In a major revision of the state’s anti-discrimination law, Washington has passed amendments to its Equal Pay Act to address income disparities, employer discrimination and retaliation practices in the state. The amendment will make it a misdemeanor for an employer to discriminate in providing compensation based on the gender of similarly employed employees. With an effective date of June 7, 2018, employers should begin preparations to comply with these significant changes in the law.
What the New Law Does
Key amendments to Washington’s Equal Pay law include: Continue reading Washington Expands Equal Pay Protections
On January 8, 2018, the US Department of Labor issued a revised Fact Sheet #71: Internship Programs Under The Fair Labor Standards Act, which sets forth an employer-friendly standard for determining whether an intern is considered an employee for purposes of the FLSA.
The new guidance materials were issued in response to the federal courts’ widespread rejection of the DOL’s former guidelines on this issue where the DOL had set forth 6 required factors that must be met before an unpaid intern could be categorized as such and excluded from pay requirements of the FLSA. These old guidelines also emphasized that internships in the “for-profit” private sector “will most often be viewed as employment” unless all 6 required factors were met.
With the revised Fact Sheet #71, the DOL’s position now aligns with that of the Courts who had previously rejected the DOL’s more stringent 6-factor test. Under these new guidelines, the DOL now instructs employers to consider the following 7 factors when determining whether an intern is an employee for purposes of the FLSA:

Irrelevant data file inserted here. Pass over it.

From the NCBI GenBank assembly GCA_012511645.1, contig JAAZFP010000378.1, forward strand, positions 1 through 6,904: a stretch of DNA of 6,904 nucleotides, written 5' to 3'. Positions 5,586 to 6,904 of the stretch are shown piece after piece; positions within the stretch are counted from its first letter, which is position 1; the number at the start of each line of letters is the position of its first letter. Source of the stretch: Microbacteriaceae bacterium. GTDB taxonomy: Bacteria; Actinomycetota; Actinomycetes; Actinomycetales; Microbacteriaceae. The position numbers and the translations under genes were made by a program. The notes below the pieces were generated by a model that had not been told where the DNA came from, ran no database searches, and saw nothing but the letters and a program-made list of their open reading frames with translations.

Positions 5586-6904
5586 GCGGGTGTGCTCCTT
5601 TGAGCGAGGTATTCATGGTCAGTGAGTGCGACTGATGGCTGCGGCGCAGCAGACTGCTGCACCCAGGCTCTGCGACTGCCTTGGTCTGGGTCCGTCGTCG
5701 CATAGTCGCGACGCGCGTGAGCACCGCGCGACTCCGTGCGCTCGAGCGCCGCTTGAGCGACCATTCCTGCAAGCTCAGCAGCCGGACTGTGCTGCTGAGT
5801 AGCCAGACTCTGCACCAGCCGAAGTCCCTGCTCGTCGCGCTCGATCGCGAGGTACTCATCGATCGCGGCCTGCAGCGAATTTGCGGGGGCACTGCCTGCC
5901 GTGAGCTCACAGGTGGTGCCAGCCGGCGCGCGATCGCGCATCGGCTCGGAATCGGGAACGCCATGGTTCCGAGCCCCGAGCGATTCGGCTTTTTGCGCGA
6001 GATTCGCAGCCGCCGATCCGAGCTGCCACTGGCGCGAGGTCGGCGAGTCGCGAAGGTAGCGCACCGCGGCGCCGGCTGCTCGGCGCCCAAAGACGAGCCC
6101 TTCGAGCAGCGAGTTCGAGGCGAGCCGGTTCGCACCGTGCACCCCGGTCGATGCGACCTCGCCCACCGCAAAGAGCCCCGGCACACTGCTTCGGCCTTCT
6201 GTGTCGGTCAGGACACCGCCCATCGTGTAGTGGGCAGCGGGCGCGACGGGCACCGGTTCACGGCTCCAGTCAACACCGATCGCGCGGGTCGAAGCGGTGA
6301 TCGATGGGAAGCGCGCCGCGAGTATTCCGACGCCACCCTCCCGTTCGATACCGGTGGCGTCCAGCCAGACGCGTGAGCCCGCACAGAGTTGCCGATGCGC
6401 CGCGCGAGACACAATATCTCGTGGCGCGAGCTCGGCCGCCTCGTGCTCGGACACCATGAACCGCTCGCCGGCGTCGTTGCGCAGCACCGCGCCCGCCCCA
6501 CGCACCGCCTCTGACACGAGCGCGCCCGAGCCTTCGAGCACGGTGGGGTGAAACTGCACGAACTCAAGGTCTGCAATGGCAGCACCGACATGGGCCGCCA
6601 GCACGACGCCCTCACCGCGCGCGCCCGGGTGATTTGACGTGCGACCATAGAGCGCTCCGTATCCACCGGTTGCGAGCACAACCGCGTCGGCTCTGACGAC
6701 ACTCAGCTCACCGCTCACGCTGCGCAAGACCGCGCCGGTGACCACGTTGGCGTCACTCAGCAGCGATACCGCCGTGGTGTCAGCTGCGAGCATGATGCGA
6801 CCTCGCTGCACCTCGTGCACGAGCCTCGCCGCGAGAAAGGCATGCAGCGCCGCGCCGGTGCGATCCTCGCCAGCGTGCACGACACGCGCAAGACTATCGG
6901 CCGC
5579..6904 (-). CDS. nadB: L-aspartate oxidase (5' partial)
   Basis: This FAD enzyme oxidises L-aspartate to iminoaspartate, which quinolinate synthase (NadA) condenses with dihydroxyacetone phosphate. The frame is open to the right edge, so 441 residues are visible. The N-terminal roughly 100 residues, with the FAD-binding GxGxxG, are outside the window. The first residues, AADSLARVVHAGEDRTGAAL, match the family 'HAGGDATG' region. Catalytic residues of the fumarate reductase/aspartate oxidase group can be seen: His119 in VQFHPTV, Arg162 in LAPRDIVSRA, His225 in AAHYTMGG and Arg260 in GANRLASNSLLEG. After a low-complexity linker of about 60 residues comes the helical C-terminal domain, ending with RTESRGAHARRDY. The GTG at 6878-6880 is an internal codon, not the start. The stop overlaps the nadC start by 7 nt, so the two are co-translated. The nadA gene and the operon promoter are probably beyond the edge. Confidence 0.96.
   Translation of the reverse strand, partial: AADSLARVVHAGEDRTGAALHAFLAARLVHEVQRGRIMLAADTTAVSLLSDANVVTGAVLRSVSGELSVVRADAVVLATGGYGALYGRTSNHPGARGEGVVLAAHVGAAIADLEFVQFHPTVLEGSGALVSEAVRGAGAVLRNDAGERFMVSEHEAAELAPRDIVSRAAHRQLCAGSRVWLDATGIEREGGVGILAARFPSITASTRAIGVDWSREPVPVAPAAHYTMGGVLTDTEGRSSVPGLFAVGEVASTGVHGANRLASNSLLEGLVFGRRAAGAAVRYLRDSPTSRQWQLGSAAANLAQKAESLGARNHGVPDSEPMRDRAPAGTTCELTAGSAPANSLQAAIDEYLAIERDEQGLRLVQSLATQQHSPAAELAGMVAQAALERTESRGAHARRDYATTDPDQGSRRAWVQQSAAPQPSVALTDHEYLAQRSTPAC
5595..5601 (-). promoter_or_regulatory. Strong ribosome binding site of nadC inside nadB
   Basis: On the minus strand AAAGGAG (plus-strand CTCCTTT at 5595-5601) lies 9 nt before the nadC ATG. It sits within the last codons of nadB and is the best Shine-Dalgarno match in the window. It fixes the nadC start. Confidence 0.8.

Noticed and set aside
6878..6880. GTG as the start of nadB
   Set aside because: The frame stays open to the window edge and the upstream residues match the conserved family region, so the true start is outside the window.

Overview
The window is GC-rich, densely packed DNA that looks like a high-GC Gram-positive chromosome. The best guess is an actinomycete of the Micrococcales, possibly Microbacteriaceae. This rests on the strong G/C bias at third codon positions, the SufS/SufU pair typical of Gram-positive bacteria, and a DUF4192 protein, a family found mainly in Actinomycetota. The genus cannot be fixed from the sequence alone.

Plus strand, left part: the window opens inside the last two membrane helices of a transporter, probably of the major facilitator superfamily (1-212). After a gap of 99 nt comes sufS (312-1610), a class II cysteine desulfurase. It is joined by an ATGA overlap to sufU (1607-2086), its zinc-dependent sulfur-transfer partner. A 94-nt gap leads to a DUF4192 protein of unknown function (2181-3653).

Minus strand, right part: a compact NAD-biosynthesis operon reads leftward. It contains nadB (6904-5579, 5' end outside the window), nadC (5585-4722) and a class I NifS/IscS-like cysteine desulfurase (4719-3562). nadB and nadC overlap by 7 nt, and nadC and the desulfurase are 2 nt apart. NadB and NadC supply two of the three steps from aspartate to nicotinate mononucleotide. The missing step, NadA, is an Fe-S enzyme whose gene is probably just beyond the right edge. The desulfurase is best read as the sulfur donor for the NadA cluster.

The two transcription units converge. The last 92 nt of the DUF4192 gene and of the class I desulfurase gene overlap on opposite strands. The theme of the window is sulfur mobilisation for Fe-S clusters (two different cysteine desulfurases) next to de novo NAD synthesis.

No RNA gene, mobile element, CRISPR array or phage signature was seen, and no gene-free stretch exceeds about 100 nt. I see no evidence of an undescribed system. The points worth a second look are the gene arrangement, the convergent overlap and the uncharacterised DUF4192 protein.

- The extent to which the intern and the employer clearly understand that there is no expectation of compensation. Any promise of compensation, express or implied, suggests that the intern is an employee—and vice versa.
- The extent to which the internship provides training that would be similar to that which would be given in an educational environment, including the clinical and other hands-on training provided by educational institutions.
- The extent to which the internship is tied to the intern’s formal education program by integrated coursework or the receipt of academic credit.
- The extent to which the internship accommodates the intern’s academic commitments by corresponding to the academic calendar.
- The extent to which the internship’s duration is limited to the period in which the internship provides the intern with beneficial learning.
- The extent to which the intern’s work complements, rather than displaces, the work of paid employees while providing significant educational benefits to the intern.
- The extent to which the intern and the employer understand that the internship is conducted without entitlement to a paid job at the conclusion of the internship.
The DOL has clarified that “no single factor is determinative” and the ultimate answer depends on the “unique circumstances of each case.”
Take home for employers
With this new test, the DOL has made it easier for a private employer to create an unpaid internship program that is lawful under the FLSA provided that an analysis of the 7 factors shows that, on balance, the intern benefits more from the relationship than the employer does. This means that employers need to try to structure their internship programs in such a way that all 7 factors lean toward an internship—rather than an employer-employee relationship.